Eminent domain for energy projects could be on its way out.

From Sierra. Reformers Set Sights on Corporate Land Grabs for Energy Projects. February 22, 2021. 

Williams Companies Inc. used the power of eminent domain to obtain an easement for a gas pipeline it wanted to build across private property in Susquehanna County, Pennsylvania. Even though it didn’t have all of its paperwork in order, Williams Companies’ construction crews proceeded to cut down 90 percent of the family’s maple-syrup-producing trees, some of them over 200 years old. The damage done to the maple-syrup operation was a complete waste as Williams later announced it was abandoning the pipeline. “To FERC, the destruction of the Holleran’s maple business is just collateral damage for their real job, which is facilitating whatever the pipeline companies want to do,” said Representative Jamie Raskin, a Democrat from Maryland, during a December 2020 virtual House hearing titled “Pipelines Over People: How FERC Tramples Landowner Rights in Natural Gas Projects.”

Among its many other responsibilities, FERC is charged with regulating interstate energy projects, including gas pipelines. During the past few years, protracted pipeline battles such as the fights over the Mountain Valley, and Atlantic Coast Pipelines, to name a few—have aimed a new light on the agency and its practices. Now, landowner rights groups and lawmakers from across the country are calling for change.

Raskin’s December hearing builds on an investigation his subcommittee launched early last year looking into FERC’s treatment of landowners. The numbers from the subcommittee’s report are damning: In the past 20 years, FERC has granted 1,021 certificates but rejected just six—an approval rate over 99 percent. In that same period, FERC did not grant a single appeal from a landowner. The report also called out FERC’s routine use of “tolling orders,” which effectively block a landowner from appealing a project by delaying the agency’s response, sometimes for months. Meanwhile, pipeline companies can initiate work even without final approval.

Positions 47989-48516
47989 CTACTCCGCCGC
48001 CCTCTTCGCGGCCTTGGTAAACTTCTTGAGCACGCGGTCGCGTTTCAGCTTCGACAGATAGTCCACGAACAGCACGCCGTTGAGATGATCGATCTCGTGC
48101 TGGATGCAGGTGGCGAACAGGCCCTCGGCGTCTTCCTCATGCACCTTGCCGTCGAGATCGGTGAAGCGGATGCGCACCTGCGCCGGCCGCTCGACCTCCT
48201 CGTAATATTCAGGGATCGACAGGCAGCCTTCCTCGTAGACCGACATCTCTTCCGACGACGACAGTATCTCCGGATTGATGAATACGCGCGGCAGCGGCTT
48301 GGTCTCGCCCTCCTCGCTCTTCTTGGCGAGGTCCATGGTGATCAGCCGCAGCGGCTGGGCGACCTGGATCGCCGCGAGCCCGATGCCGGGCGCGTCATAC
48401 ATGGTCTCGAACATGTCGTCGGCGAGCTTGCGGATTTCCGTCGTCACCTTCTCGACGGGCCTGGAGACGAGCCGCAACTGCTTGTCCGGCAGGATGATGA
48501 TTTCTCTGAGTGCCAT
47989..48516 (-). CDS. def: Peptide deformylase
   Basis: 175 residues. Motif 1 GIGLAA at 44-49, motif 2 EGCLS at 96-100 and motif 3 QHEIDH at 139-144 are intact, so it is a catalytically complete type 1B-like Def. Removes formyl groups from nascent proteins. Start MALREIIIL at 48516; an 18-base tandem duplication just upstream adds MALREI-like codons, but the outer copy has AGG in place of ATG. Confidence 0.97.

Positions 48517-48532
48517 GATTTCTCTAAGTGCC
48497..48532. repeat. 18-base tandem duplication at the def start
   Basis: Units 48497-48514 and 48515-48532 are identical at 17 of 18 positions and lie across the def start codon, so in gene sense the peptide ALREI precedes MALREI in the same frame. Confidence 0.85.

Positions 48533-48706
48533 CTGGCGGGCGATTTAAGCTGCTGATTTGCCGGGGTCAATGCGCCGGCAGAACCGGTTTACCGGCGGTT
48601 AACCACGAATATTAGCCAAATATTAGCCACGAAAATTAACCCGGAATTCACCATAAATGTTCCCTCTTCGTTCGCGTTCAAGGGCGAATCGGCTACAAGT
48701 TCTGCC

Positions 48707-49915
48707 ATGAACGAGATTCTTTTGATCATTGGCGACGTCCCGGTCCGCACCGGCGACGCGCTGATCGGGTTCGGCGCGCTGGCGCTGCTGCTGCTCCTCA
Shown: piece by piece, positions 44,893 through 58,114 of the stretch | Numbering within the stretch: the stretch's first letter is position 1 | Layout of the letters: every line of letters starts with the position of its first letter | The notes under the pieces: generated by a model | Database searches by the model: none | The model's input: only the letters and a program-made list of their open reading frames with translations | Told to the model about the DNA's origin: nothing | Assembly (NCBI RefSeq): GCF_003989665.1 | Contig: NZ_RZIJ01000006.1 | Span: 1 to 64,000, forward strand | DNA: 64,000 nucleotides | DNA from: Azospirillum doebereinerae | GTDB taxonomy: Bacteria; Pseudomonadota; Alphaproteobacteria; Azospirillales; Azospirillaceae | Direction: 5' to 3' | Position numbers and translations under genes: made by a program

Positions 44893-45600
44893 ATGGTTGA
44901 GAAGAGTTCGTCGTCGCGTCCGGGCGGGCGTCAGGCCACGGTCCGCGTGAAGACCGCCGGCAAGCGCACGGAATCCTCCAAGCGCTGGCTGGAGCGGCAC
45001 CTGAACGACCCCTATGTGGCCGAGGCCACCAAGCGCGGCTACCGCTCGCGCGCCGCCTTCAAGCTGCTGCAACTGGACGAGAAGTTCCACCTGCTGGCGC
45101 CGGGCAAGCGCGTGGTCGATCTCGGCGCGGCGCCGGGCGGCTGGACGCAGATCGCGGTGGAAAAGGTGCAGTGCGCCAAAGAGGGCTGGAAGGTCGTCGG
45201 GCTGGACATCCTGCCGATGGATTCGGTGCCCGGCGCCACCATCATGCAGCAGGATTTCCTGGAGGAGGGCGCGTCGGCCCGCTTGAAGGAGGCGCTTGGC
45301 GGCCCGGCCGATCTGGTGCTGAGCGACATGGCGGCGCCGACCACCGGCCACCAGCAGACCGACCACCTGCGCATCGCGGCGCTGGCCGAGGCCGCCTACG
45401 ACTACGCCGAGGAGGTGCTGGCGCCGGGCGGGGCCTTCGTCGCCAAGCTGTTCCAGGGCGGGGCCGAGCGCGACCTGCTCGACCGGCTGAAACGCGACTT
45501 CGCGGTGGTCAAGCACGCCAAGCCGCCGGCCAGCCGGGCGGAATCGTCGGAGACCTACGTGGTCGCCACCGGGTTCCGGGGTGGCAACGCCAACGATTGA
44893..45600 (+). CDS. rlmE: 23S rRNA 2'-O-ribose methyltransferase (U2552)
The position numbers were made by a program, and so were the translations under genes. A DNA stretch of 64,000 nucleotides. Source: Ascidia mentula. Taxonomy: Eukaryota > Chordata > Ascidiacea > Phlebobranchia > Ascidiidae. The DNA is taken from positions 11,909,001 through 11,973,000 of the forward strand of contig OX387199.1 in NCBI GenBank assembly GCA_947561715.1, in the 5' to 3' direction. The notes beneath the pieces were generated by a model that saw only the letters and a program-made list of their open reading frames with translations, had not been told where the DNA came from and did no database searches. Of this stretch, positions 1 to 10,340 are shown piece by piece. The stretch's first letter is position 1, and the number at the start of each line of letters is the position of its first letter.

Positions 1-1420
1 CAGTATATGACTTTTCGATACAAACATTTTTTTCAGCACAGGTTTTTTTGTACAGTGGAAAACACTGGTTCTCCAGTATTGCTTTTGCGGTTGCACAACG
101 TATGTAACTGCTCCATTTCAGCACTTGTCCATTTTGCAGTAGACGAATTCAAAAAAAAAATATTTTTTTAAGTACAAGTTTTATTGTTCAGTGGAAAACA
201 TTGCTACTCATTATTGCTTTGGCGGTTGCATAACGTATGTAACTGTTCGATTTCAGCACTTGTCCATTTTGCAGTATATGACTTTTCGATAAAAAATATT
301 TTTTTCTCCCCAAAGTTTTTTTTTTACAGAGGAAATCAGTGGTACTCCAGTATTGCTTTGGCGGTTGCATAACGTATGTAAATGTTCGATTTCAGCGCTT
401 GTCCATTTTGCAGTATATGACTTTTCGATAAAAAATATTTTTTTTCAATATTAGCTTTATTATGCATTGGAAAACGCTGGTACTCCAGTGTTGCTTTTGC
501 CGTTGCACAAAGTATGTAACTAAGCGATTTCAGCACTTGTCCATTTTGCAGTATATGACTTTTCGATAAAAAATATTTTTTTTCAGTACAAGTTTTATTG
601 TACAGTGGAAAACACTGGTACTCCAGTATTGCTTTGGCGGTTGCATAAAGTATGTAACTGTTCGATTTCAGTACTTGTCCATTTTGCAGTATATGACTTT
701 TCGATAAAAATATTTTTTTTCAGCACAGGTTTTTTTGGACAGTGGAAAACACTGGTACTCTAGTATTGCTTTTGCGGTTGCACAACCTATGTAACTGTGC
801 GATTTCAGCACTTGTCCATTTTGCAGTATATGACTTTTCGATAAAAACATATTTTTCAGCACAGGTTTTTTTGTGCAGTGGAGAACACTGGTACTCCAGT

Groups opposing the ACP and other pipelines have challenged FERC’s practices and called for changes to the Natural Gas Act to level the playing field for landowners. Now the House Subcommittee on Civil Rights and Civil Liberties, which Raskin chairs, is working in parallel to a host of other efforts to reform FERC.

Lawmakers on both coasts have introduced bills aimed at leveling the playing field for landowners. Virginia Senators Mark Warner and Tim Kaine, both Democrats, have introduced the Pipeline Fairness, Transparency, and Responsible Development Act of 2020. Oregon’s two Democratic Senators, Ron Wyden and Jeff Merkley, have each proposed legislation to reform FERC’s processes. All three bills have been referred to the Committee on Commerce, Science, and Transportation.

Glick, the new chair of FERC under the Biden administration, has regularly dissented from decisions that pushed forward pipeline and liquefied natural gas (LNG) terminal projects, often citing his colleagues’ failure to consider the full climate impacts of projects and advocating for landowner rights.

Changes were afoot at FERC even before Joe Biden took office. On December 27, an omnibus spending bill funded FERC’s long-awaited Office of Public Participation. The new office will give environmental justice groups a voice in FERC proceedings and ensure those who can’t afford legal representation can participate.